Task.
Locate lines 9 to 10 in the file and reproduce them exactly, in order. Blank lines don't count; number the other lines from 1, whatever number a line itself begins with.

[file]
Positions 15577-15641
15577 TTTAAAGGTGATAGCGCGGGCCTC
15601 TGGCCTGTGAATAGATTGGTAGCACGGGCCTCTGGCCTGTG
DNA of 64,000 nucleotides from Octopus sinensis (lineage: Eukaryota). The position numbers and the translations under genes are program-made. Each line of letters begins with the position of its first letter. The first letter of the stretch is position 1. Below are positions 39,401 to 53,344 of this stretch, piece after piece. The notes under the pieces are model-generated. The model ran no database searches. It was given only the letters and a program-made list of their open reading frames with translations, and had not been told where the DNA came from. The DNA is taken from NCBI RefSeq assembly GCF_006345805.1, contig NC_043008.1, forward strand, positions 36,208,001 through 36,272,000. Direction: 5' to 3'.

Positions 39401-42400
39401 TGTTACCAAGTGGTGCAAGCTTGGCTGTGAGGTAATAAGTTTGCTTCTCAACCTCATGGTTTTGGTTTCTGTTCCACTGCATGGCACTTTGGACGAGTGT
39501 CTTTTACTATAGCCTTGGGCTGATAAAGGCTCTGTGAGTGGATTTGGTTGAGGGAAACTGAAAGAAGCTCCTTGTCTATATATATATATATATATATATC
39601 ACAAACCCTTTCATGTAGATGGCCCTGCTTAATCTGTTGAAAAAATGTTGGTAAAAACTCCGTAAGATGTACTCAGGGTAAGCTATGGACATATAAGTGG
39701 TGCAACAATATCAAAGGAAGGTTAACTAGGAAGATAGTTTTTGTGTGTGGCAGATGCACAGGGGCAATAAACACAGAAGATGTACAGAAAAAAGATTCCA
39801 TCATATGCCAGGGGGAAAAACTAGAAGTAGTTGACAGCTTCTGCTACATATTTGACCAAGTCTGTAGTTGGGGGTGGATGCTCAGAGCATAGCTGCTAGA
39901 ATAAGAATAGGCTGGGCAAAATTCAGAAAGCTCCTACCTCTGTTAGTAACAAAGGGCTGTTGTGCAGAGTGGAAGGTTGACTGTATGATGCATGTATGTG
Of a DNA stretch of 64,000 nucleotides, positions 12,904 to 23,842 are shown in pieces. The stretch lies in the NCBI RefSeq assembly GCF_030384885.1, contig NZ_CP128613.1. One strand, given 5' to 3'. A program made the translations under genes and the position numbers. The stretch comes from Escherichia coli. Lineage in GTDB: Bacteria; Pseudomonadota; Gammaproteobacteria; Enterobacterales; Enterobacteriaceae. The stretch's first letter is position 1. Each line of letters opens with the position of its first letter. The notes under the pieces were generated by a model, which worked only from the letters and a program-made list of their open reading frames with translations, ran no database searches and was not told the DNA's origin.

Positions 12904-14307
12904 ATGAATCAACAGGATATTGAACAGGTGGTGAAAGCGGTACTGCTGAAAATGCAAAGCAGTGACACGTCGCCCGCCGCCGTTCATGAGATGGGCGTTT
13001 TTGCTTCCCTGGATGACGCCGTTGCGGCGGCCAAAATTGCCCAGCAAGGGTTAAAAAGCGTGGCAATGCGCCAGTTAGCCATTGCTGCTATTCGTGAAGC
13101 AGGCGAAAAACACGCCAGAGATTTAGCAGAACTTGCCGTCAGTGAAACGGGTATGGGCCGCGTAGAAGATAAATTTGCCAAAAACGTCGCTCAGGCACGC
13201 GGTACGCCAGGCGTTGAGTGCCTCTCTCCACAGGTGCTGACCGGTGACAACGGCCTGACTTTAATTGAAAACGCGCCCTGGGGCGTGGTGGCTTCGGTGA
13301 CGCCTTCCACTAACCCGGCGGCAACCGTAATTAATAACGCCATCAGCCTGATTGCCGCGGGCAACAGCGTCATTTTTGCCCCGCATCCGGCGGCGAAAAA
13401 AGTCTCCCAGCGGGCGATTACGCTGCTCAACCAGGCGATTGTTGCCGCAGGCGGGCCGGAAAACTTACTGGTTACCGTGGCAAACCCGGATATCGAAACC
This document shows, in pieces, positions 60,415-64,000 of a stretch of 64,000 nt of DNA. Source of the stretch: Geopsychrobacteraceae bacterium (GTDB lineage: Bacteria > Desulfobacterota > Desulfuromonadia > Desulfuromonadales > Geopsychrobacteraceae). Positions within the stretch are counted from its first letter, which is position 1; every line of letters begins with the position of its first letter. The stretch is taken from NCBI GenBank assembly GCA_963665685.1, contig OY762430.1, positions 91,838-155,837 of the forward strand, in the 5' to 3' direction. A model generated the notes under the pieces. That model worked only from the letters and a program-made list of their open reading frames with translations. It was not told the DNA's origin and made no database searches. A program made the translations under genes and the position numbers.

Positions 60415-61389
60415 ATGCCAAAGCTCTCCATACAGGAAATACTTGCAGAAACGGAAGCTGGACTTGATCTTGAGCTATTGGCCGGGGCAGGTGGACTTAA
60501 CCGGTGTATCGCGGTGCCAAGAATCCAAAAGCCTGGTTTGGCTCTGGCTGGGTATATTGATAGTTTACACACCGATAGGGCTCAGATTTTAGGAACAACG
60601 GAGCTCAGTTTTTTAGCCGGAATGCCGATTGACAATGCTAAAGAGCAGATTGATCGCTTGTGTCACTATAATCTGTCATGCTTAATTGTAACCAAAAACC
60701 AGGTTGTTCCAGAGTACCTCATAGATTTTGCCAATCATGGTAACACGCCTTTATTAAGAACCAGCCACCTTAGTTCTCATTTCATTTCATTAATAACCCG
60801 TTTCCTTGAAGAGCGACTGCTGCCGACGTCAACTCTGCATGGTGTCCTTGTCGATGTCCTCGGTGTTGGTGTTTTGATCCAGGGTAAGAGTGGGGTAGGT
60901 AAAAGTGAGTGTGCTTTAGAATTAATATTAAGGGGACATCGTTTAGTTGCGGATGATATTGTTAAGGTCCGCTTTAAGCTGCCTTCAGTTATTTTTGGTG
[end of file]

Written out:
39701 TGCAACAATATCAAAGGAAGGTTAACTAGGAAGATAGTTTTTGTGTGTGGCAGATGCACAGGGGCAATAAACACAGAAGATGTACAGAAAAAAGATTCCA
39801 TCATATGCCAGGGGGAAAAACTAGAAGTAGTTGACAGCTTCTGCTACATATTTGACCAAGTCTGTAGTTGGGGGTGGATGCTCAGAGCATAGCTGCTAGA